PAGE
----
I have been enjoying an interlude of positive stories this week while I work hard on some paintings. It seems like I can’t read anything too taxing while I’m focused on making art, so I put aside the dystopian sequel, the historical fiction about a difficult period, and the literary masterpiece waiting my attention and instead checked out two Jenny Colgan books from the library. One (yay) was the third in her series about the village of Kirrinfeif, on the banks of Loch Ness in Scotland, and the other is (as far as I know) a stand-alone.
500 Miles From You takes us back to the site made famous by Nina, the former librarian from Birmingham who lost her job, impulsively bought a van from a couple of old codgers, and turned it into a traveling bookshop with a base in the Scottish countryside. The second book brought Londoner Zoe and her son, Hari, in answer to an advertisement for a nanny, to a grand baronial house on the lake, with a family of unruly children needing to be tamed.
Both Zoe and Nina make cameo appearances in this one, which is about Lissa, a nurse for the NHS in London who is suffering painfully from PTSD after witnessing a shocking crime. She is determined to keep on with her job, but her supervisor realizes she needs a complete break with everything familiar while she heals, and arranges for a swap. Cormac, a nurse practitioner in Kirrinfeif, is restless and up for a change, so he moves into Lissa’s nurse’s housing in London for a three-month upgrade on his skills, while Lissa retreats to the eerily quiet town on the loch and tries to get her feet back under her. As they trade files, write emails, and text one another for updates on the patients they have inherited, they develop an unexpectedly close rapport, each of them wondering if it will become something more, once they finally meet.
This was nicely told, and I enjoyed several aspects of it quite a lot. Although both her other books touched on this aspect, Lissa’s and Cormac’s experiences really point up the difference between living in an anonymous city where you avoid the glances of others, don’t speak on the subway or in the elevator, and bolt your doors at the first sound of trouble on the street, vs. in a small town where everyone knows you (and probably knows too much of your personal business), greets you, sees you, and expects you to run out your front door to help if you know someone is in need.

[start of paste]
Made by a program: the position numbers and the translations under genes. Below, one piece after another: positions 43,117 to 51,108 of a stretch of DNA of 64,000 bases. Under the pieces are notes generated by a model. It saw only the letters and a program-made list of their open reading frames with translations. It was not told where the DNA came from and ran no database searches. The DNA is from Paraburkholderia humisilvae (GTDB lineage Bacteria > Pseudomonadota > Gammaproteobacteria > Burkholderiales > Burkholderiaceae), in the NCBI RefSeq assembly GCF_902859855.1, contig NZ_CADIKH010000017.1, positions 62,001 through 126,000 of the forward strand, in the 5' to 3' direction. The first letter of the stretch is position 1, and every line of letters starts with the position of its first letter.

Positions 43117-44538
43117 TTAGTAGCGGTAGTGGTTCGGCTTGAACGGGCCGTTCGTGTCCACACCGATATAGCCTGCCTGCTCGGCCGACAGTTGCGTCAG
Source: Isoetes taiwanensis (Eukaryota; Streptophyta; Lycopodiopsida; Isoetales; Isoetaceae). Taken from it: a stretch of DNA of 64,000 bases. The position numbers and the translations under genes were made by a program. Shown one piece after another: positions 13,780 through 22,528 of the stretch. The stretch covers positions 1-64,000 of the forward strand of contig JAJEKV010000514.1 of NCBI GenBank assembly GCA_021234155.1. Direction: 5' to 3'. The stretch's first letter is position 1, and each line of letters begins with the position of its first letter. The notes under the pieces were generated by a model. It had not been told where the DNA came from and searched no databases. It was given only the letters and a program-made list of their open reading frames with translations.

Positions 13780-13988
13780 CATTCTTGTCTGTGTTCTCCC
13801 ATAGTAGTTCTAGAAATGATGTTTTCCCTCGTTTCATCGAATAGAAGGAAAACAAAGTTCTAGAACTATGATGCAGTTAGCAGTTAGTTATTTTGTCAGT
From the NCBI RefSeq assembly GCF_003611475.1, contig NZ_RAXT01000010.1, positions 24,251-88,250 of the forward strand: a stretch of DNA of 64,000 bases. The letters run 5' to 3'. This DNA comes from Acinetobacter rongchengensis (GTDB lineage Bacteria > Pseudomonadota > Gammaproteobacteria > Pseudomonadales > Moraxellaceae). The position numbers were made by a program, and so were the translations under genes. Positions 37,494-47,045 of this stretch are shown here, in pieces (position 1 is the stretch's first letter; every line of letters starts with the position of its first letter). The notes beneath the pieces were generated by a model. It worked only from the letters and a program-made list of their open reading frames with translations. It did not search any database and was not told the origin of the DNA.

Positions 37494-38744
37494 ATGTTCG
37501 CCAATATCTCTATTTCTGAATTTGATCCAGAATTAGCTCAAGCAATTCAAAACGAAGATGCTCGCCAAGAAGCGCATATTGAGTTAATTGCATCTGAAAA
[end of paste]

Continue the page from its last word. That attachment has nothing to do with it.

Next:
I also liked the gentle and sympathetic treatment of mental health, and the truths about how thoroughly and even devastatingly we are affected by our experiences, sometimes without even realizing the damage until someone helps us figure it out.
These are definitely “formula” books, but they are intelligent, quirky, and interesting. In Colgan’s case, the formula seems
- Move to Scotland;
- Fall in love with somebody there;
- Find some kind of work that expresses your best self;
- Never go “home” to [fill in the ugly depressing dirty dangerous big city here].
Every time I read one, I think, “I’m down with that!”
The stand-alone is Diamonds Are A Girl’s Best Friend. I worry a little when I read a Colgan “single” that I won’t like it; I read her first-ever novel, Amanda’s Wedding, which made me tell everyone to avoid all books before 2012 and stick to the warm-hearted series of series about finding your place in life and making good. This one violated my rule, having been published in 2009, but it had the recent re-release date on it and I was fooled into believing it was new!
It was better than Amanda’s Wedding, but not nearly as good as her later books. The reason I disliked her first book so much is that the “women” in it were billed as charming wisecrackers but were, in reality, just mean girls. I could find nothing to like about them for a good part of the book, and the fact that they were out to stop someone even meaner than themselves from marrying their friend for his money and title didn’t endear them to me until the absolute end, and not much then.
In Diamonds, the mean girls make a reappearance, and the protagonist, Sophie, starts out as one of them. They are all in a set of shallow, entitled rich people who don’t acknowledge anyone below a certain level of money, status, or fashion sense. Fortunately (for the reader, not for her), Sophie almost immediately loses her protected status and her allowance (via the 2008 crash) and has to fend for herself for the first time in her life. She rents a room in an apartment with four guys and, in lieu of a deposit, she agrees as her contribution to clean their truly disgusting habitat. The mishaps that ensue when this person whose morning latte used to arrive on her nightstand every morning courtesy of a housekeeper has to figure out how to scrub a toilet, clean an oven, and cook something are fairly entertaining, as is her pursuit of a paying job; and the romantic relationships on offer also spice up the narrative. I still didn’t care for the mean-girl setting or her continued interactions with her former so-called friends, but having this be about someone who conquers that, even if it’s not initially by choice, made it way more palatable.
I enjoyed my sojourn with Colgan so much that I have now moved on to another series by Phillipa Ashley, set in Cornwall. Those other books will have to wait yet a while longer.